As like-minded conservationists -- anglers, hunters, and nature lovers of all walks of life, the Brown County Chapter works locally to promote our conservation mission. Our members' interests span the spectrum of outdoor recreation and conservation activities, ranging from angling and birding to stream monitoring, wildlife photography, hiking and hunting. But we all share one major goal: to protect and advocate for America's rich resources, ensuring a high quality of life for all people, now and in the future.
Our Chapter's primary interests are focused on local clean water issues, including watershed and wetlands protection. We advocate sustainable living and encourage outdoor users to protect our valuable and natural resources while they continue to enjoy the great outdoors. The Chapter also strives to reconnect children with nature so as to develop an appreciation for their natural surroundings with the hope to continue the legacy of the Izaak Walton League.
Past Accomplishments of the Brown County Chapter
Our members have been active in the Izaak Walton League of America and community policy for over 90 years. The Chapter has had several accomplishments over that span:
- The Brown County Chapter was one of the first chapters to join the national league in the 1920s. The Brown County Chapter was chartered in 1925.
- In 1948-49, the Brown County Chapter initiated Fox River pollution hearings leading to the formation of the Wisconsin State Committee on Water Pollution.
- The Chapter supported hearings in Oconto against mill effluent pollution to the Oconto River. This resulted in clean-up of the flowage above the Stiles dam.
- Former state and Brown County Chapter president, Virgil Muench, filed the Nameakago suit which established, through a ruling of the Wisconsin Supreme Court, the interest of all citizens in our public waters.
- Brought and prosecuted an administrative complaint against the Green Bay Metropolitan Sewerage District for which action in part resulted in the expansion of the district facilities to their current capacity.
- Led the clean-up of the Fox River by instituting legislation to make the paper mills take responsibility for pollution control.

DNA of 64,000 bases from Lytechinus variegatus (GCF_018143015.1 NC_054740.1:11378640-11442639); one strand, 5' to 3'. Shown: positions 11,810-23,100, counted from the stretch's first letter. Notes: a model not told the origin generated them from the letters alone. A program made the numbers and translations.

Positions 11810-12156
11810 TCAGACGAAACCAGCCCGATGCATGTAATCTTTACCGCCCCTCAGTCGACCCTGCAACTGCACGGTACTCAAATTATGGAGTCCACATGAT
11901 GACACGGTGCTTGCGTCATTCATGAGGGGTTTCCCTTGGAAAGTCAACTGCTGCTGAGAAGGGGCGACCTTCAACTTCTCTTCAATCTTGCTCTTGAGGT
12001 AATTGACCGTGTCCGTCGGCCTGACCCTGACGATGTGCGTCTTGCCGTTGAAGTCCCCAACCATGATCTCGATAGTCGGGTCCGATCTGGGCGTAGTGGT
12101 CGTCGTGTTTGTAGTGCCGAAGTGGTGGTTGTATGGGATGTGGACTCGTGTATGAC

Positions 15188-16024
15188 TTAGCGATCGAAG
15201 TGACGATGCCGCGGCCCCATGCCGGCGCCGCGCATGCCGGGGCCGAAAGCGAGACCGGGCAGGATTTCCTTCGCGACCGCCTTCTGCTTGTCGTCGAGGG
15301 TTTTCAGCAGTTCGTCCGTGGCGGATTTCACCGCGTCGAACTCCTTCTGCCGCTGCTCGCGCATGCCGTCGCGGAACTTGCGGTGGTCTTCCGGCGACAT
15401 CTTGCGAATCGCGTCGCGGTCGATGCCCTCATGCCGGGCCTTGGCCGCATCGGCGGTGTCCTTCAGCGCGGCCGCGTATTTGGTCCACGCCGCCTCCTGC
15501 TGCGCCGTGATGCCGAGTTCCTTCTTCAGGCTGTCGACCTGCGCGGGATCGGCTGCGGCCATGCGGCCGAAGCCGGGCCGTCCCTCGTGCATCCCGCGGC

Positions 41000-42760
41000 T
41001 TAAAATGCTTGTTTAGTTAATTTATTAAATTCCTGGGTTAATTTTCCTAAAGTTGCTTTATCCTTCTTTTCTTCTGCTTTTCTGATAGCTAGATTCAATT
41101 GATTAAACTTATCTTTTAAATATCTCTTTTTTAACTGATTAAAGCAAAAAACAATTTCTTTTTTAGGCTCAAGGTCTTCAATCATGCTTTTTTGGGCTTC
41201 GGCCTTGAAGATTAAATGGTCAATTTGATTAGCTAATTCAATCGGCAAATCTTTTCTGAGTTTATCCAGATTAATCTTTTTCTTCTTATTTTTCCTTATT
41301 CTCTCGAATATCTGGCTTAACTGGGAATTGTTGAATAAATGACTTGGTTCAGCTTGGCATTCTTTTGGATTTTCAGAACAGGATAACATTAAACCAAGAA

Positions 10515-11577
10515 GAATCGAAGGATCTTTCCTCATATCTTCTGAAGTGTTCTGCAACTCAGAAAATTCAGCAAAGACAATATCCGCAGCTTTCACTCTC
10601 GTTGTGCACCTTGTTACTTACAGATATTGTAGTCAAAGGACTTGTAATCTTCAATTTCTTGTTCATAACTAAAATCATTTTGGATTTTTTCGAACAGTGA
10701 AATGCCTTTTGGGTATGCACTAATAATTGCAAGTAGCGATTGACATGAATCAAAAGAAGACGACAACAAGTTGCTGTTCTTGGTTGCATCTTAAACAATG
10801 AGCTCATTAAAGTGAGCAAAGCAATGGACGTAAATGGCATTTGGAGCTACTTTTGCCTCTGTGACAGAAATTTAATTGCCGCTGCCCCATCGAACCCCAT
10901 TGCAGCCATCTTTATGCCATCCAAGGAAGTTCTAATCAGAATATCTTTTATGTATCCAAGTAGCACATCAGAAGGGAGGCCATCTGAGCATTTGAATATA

- The Chapter raised sufficient funds so as to allow it to acquire 100+ acres of green space, including wetlands, on the East River to preserve as a natural area, which green space was deeded to the Village of Bellevue. The nature preserve is known as Osprey Point, as well as the East River Conservancy Project.
Ongoing Ike Projects in and around Brown County
The Chapter has several on-going conservation projects in Brown County, including but not limited to:
- Work on a Master Plan at Osprey Point that includes a natural playground, bee and butterfly maze garden and youth archery range. While work continues on the natural playground, sensory garden and bee and butterfly maze garden, the archery range is completed and fully operational. We run a youth archery program on Wednesday nights throughout the summer.
- Protector of 40 acres adjoining the Brown County Reforestation Camp, near the NEW Zoo.
- Provides annual college scholarships from the Past President Scholarship Fund for students interested in pursuing a degree in environmental sciences or related fields.
- Sponsors an annual handicapped fishing day for students from Syble Hopp School, along with other fishing outings for seniors and the physically challenged.
- Sponsor handicapped fisheries throughout the summer for residents of area assisted living centers and nursing homes.
- Sponsors a trout boil and auction at Osprey Point which is the Chapter's primary annual fundraiser.
- The Chapter also maintains Abbey Pond on Riverside Drive in De Pere. The Abbey Pond is a natural habitat for migratory ducks and geese.
- Protects and maintains a 100-acre nature preserve, Osprey Point, in the Village of Bellevue. Osprey Point includes walking trails, ponds, prairie grasslands, and a shelter.
- Provides environmental education opportunities to children in the community, including Family Adventures in Nature (FAN) Club, the Chapter's Annual Teddy Bear Hunt and Family Conservation Day.
- Protects and maintains a 6-acre parcel at the corner of Allouez Avenue and Bellevue Street (across from the Rite Place); working with the County on a pike restoration project for 2016.
- Provides opportunities for families to spend time outdoors and reconnect with nature.
Board meetings are held the second Tuesday of each month at 6:30 p.m. The Chapter also holds membership meetings throughout the year wherein different speakers are brought in to discuss conservation topics of interest to its members. The general public is encouraged to attend. Please check Calendar for meeting locations.
Location of Osprey Point
Osprey Point is located on Highway GV (3320 Monroe Road, midway between Hwy 172 and Hwy G).